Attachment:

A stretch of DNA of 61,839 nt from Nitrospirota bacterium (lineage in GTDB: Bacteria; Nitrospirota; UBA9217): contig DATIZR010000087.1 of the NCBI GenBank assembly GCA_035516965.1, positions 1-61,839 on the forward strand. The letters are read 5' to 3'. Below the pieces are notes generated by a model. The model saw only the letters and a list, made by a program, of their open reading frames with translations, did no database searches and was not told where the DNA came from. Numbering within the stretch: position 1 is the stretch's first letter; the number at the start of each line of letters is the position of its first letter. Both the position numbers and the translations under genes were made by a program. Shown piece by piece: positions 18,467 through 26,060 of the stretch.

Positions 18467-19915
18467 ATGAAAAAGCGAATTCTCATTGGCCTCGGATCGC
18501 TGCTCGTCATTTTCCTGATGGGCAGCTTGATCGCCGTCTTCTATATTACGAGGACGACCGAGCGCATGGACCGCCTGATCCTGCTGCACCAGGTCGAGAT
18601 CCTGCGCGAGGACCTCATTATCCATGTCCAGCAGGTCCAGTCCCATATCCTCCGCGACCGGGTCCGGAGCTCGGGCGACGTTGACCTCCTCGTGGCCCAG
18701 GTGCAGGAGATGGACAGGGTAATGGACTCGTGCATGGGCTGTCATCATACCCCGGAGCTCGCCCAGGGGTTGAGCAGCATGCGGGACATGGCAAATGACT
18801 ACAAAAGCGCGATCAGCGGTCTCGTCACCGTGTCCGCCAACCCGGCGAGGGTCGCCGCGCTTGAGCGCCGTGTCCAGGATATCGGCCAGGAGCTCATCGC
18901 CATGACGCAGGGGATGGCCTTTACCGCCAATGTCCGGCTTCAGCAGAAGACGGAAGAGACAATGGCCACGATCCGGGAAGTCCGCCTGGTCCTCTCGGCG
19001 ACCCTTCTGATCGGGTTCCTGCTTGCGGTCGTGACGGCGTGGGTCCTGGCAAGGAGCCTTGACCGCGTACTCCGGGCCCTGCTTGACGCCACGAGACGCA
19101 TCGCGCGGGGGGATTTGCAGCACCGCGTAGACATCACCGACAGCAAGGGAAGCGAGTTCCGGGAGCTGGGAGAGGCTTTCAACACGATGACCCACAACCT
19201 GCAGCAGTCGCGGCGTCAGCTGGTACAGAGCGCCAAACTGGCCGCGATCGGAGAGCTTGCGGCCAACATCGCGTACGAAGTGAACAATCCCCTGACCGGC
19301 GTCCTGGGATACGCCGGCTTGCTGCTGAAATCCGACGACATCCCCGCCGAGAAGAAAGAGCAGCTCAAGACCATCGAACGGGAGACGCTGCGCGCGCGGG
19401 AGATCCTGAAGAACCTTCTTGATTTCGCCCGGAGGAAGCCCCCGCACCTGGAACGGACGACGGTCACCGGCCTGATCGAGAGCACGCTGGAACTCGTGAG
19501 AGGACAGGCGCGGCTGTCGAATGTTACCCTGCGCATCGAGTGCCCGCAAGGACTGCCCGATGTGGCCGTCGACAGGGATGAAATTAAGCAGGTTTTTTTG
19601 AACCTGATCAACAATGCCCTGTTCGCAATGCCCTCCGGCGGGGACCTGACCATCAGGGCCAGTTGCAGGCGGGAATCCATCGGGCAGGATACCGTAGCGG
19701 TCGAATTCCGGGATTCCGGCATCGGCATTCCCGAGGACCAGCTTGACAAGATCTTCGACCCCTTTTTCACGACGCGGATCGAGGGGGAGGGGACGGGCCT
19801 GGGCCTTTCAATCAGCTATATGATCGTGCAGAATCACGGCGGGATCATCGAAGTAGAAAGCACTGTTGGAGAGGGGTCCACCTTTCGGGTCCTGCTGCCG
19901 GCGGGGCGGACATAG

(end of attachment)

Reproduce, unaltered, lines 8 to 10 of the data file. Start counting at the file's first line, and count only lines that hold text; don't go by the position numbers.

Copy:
18901 CATGACGCAGGGGATGGCCTTTACCGCCAATGTCCGGCTTCAGCAGAAGACGGAAGAGACAATGGCCACGATCCGGGAAGTCCGCCTGGTCCTCTCGGCG
19001 ACCCTTCTGATCGGGTTCCTGCTTGCGGTCGTGACGGCGTGGGTCCTGGCAAGGAGCCTTGACCGCGTACTCCGGGCCCTGCTTGACGCCACGAGACGCA
19101 TCGCGCGGGGGGATTTGCAGCACCGCGTAGACATCACCGACAGCAAGGGAAGCGAGTTCCGGGAGCTGGGAGAGGCTTTCAACACGATGACCCACAACCT